She began. “So, where did you guys meet?” A wink from her piercing green eyes asked Margaret to spill the goods.

“He just turned up at the farm last week,” Margaret explained. “He’s helping us out, he was just passing through.” There was an emphasis on the was.

“Where from Mac?” Rich, the eldest looking of them asked. He was the eldest but only by a few years, it was his total lack of hair that put more years on him than was fair.

“Whitby, we have a farm there, so helping out is second nature to me.”

“Doesn’t he remind you of James?” Jane interrupted. She had not said much all evening, but had kept eyeing him up out the corner of her eyes when she thought he was not looking. “What do you say Ben?”

Ben smiled. “He does doesn’t he. Yes he has a look of James all right.”

“Whose James then?” Mac was more than interested. He looked about the table for an answer.

“James was Margaret’s first boyfriend at school,” Jane went on.

“First boyfriend,” Sue quipped in, “only boyfriend, they were practically joined at the hip.”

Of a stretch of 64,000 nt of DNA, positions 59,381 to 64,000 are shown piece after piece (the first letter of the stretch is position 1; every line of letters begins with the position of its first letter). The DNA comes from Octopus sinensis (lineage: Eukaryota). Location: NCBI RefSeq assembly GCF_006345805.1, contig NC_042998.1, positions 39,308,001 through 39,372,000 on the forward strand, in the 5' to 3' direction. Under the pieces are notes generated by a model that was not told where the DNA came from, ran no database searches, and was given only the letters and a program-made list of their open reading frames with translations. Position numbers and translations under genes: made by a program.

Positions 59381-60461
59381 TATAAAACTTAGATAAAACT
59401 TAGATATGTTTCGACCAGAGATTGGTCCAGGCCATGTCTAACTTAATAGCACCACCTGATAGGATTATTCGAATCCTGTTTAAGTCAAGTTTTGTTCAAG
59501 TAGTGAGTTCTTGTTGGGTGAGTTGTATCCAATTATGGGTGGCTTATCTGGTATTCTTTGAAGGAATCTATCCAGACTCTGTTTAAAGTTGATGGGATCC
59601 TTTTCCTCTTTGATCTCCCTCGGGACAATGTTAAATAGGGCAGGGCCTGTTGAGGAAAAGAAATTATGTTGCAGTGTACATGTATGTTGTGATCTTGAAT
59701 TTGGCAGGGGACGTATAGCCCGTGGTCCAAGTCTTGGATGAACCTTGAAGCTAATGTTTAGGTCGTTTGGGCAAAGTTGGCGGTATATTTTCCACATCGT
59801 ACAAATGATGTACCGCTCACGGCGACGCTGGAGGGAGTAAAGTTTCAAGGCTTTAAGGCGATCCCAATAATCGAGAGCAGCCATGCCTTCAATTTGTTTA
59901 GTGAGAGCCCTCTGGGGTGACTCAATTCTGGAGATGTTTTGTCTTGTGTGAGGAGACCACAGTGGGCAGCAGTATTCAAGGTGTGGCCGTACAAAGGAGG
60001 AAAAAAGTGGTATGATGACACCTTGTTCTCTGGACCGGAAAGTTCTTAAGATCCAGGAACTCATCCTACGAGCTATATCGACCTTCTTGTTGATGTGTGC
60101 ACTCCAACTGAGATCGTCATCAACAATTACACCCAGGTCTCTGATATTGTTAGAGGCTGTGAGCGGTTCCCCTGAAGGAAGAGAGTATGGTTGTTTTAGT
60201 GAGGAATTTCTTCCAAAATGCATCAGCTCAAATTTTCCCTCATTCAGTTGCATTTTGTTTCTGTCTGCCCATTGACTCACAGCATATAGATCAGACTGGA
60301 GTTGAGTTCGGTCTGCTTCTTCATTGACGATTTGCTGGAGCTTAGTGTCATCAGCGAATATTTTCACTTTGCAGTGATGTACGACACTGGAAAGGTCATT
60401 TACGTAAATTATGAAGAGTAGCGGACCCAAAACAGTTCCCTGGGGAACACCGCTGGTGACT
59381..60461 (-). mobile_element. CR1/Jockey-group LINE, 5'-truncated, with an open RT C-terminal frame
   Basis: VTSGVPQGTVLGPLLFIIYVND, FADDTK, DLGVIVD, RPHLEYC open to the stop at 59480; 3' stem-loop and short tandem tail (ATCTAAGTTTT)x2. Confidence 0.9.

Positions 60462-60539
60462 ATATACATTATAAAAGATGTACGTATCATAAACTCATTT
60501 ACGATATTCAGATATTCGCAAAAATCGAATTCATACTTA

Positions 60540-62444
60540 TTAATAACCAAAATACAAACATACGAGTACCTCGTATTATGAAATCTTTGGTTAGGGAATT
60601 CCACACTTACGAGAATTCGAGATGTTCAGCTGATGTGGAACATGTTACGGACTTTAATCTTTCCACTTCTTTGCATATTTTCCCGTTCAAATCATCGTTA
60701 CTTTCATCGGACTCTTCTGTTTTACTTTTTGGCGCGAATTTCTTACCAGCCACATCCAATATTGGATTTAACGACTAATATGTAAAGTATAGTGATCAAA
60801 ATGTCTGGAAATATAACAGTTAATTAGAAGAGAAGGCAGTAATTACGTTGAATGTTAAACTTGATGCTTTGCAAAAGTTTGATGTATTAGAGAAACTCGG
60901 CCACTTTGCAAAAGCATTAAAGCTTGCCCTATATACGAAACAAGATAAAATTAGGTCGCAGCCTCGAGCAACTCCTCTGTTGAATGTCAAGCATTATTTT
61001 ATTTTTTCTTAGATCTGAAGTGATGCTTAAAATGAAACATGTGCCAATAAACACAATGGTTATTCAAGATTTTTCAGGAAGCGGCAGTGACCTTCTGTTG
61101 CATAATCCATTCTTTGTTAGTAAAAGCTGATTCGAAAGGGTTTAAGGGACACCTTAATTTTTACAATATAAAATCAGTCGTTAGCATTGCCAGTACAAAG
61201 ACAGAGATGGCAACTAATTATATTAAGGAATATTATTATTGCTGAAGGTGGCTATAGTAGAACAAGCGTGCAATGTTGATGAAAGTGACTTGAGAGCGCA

“In more way than one!” Bens joke brought laughter from them all, including Margaret, who, now looking more curiously at Mac had a strange acceptance in her smile. Ben pressed her “Don’t you think he does Margaret?”

“I thought he did, but the more you look the less it’s obvious, you’re not James are you Mac?” she questioned him squeezing his hand again,

“Not that I know.” Now it was Mac’s turn to joke. “Unless I’ve been reprogrammed!”

They all laughed again, this time uproariously .”He was a computer geek,” Rich explained.

Margaret had a far away look in her eyes, this James had obviously meant a lot to her, and the others knew that too, so the discussion moved away and on to farming, the economy and inflation. Mac was out of his depth now but listened and contributed whenever he thought it appropriate.